the divorce, Bridget Dunn had the burden of proving her common-law marriage to Ronald Dunn. As discussed in Division 2, the record reveals that after Elizabeth Dunn proved the divorce, Bridget Dunn failed to carry her burden of proving her subsequent common-law marriage.
In its order, the probate court concluded: "Based on the . . . evidence this court finds that there was insufficient proof as to the existence of a common-law marriage." This is a correct holding. Bridget Dunn's enumeration of error is without merit.
(b) The probate court initially ruled that because Bridget Dunn had been appointed and had functioned as the administrator, Elizabeth Dunn had the burden of proving the non-existence of a common-law marriage. Bridget Dunn claims that because of this ruling, she introduced only that evidence which was necessary to rebut Elizabeth Dunn's testimony. However, the record fails to support Bridget Dunn's contention that she held back any relevant evidence in reliance on this ruling. Moreover, she has not shown on appeal what admissible evidence she would have offered had it not been for the probate court's ruling. This Court will not reverse cases based on speculation; an appellant must show both error and harm before this Court will reverse the judgment of a trial court. Whelchel v. Thomas Ford Tractor, 190 Ga. App. 156 (1) (378 SE2d 510) (1989).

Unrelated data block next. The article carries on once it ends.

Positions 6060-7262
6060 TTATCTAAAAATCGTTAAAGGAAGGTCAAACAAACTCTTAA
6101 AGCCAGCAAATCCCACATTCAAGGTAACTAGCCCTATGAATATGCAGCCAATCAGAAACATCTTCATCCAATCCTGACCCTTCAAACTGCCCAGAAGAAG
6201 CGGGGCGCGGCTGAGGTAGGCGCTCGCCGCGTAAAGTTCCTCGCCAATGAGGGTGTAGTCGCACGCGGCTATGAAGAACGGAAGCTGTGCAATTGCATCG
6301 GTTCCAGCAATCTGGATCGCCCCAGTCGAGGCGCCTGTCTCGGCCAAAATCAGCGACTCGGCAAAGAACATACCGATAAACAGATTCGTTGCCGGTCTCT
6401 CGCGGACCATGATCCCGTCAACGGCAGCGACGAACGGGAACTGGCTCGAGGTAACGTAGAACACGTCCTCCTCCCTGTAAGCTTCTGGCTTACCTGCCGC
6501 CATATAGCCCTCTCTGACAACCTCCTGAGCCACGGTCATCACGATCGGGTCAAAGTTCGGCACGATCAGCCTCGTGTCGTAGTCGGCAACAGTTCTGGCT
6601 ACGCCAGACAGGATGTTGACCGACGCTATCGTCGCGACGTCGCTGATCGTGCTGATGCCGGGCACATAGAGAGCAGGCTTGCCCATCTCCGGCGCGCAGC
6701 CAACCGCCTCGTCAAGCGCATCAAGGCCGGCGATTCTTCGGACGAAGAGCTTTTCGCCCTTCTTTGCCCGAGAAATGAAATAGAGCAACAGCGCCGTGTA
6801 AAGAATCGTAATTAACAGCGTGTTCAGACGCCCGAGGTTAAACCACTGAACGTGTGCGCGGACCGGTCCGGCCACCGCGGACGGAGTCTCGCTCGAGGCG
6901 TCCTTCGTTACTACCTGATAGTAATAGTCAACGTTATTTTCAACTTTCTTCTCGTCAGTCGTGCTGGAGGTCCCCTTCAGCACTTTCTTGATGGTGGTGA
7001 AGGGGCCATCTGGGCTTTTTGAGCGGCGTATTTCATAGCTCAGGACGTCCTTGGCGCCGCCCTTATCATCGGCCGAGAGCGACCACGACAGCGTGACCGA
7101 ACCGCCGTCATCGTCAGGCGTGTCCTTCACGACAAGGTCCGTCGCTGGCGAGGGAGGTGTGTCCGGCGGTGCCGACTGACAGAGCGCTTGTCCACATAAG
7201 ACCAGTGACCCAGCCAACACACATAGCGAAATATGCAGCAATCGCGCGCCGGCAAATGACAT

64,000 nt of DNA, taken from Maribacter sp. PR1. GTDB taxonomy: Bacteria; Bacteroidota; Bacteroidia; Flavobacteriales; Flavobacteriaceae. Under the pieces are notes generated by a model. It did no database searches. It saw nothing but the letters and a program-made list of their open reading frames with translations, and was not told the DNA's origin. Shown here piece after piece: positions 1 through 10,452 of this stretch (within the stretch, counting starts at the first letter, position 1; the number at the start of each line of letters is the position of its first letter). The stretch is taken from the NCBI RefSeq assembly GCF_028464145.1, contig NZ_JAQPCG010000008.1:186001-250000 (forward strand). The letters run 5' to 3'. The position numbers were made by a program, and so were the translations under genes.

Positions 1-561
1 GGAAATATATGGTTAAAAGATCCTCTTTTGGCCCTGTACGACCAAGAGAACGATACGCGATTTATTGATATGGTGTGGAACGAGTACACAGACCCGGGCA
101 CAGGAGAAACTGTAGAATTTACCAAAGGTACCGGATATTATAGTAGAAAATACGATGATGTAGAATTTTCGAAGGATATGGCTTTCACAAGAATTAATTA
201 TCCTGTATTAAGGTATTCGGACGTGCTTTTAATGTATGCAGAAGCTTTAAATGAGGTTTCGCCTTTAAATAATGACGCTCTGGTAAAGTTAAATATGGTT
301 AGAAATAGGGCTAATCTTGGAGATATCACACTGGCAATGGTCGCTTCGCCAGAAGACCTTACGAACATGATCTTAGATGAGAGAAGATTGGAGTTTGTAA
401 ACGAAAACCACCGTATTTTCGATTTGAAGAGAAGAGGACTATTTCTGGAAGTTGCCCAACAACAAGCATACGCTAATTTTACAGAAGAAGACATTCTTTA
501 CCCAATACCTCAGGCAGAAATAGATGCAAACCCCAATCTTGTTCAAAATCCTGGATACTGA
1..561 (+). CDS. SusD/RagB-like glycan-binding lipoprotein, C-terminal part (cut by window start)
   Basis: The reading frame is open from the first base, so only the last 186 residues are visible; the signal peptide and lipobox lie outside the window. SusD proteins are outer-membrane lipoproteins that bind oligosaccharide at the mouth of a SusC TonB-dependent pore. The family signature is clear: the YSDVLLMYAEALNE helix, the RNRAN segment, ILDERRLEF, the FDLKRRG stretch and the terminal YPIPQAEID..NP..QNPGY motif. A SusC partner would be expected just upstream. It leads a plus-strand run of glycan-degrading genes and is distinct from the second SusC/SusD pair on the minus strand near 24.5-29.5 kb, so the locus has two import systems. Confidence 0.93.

2. Bridget Dunn contends the probate court erred in failing to find that the evidence of record, including evidence of connubial habit, gave rise to a presumption of the validity of her common-law marriage to Ronald Dunn. This contention is not supported by the record.